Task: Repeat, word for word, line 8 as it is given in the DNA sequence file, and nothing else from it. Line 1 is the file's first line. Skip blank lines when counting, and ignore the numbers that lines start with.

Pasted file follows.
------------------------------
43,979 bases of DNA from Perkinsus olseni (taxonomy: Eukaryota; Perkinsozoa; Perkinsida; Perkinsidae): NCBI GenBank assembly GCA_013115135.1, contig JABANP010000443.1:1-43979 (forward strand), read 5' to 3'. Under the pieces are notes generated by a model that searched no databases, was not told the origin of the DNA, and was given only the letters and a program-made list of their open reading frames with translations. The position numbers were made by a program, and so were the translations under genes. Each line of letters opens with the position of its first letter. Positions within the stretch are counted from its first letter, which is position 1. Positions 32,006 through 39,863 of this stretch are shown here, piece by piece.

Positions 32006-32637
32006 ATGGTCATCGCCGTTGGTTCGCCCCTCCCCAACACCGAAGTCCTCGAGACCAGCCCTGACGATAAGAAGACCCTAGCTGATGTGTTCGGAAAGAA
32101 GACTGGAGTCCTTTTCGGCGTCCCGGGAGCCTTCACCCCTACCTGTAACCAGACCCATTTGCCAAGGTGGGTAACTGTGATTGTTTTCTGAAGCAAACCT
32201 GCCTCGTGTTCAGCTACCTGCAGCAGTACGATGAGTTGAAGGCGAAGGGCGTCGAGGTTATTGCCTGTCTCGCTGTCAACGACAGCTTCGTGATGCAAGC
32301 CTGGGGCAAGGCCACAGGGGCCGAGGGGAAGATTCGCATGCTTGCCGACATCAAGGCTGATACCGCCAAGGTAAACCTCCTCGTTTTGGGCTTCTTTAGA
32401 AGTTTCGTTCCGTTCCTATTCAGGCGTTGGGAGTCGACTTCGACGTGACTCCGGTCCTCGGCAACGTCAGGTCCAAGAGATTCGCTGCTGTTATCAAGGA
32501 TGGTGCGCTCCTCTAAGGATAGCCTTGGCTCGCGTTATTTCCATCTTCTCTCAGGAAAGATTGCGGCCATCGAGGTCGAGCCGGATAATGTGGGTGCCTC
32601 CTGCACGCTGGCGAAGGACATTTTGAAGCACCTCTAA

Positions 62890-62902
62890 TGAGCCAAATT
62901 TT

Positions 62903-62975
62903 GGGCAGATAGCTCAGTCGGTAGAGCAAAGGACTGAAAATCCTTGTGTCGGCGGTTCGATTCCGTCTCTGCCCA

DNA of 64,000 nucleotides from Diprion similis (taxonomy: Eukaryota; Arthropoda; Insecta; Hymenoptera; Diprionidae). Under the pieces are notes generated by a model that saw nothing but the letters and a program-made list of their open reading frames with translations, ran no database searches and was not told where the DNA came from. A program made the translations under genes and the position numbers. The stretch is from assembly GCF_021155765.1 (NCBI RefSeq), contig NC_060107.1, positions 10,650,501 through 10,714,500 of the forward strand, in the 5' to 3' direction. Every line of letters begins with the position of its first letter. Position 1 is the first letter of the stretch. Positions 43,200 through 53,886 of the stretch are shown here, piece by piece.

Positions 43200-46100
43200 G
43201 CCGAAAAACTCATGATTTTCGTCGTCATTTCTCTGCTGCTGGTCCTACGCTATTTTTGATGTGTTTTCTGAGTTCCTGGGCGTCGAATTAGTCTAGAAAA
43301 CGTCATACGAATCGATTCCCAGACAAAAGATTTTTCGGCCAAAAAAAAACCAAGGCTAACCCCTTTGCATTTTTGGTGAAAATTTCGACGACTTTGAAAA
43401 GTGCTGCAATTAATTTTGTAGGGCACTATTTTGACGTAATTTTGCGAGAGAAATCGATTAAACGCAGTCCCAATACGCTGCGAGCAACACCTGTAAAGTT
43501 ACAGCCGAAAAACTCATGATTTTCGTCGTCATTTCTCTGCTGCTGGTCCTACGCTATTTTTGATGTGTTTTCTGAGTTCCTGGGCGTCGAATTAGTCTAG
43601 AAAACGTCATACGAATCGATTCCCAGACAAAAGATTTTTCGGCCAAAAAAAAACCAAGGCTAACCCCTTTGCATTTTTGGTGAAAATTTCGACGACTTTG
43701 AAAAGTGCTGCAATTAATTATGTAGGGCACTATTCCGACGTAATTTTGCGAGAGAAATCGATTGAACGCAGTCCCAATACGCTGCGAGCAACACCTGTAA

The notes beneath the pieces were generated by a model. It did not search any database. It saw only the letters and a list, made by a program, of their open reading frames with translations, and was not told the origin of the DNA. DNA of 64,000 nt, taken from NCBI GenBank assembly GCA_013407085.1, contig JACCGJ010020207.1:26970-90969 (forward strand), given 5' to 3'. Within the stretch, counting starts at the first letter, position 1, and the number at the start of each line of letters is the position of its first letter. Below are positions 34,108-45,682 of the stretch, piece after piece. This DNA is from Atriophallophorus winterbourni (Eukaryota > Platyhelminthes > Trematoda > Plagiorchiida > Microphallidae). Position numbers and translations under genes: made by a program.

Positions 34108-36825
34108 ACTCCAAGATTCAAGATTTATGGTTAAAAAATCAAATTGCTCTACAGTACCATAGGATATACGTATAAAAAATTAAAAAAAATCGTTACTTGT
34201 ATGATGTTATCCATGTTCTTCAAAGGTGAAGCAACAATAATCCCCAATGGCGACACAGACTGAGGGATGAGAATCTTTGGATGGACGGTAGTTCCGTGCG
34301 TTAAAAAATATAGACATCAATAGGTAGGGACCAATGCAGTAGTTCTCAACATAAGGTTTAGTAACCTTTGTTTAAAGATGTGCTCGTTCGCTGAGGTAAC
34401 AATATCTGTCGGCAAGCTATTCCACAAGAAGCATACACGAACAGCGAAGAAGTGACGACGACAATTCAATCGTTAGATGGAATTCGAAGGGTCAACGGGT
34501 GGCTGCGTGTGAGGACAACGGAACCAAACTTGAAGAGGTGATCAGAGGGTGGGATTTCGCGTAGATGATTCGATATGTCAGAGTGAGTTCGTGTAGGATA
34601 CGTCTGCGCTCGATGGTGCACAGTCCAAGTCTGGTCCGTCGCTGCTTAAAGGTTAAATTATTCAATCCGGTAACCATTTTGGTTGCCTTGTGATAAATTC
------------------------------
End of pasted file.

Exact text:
32501 TGGTGCGCTCCTCTAAGGATAGCCTTGGCTCGCGTTATTTCCATCTTCTCTCAGGAAAGATTGCGGCCATCGAGGTCGAGCCGGATAATGTGGGTGCCTC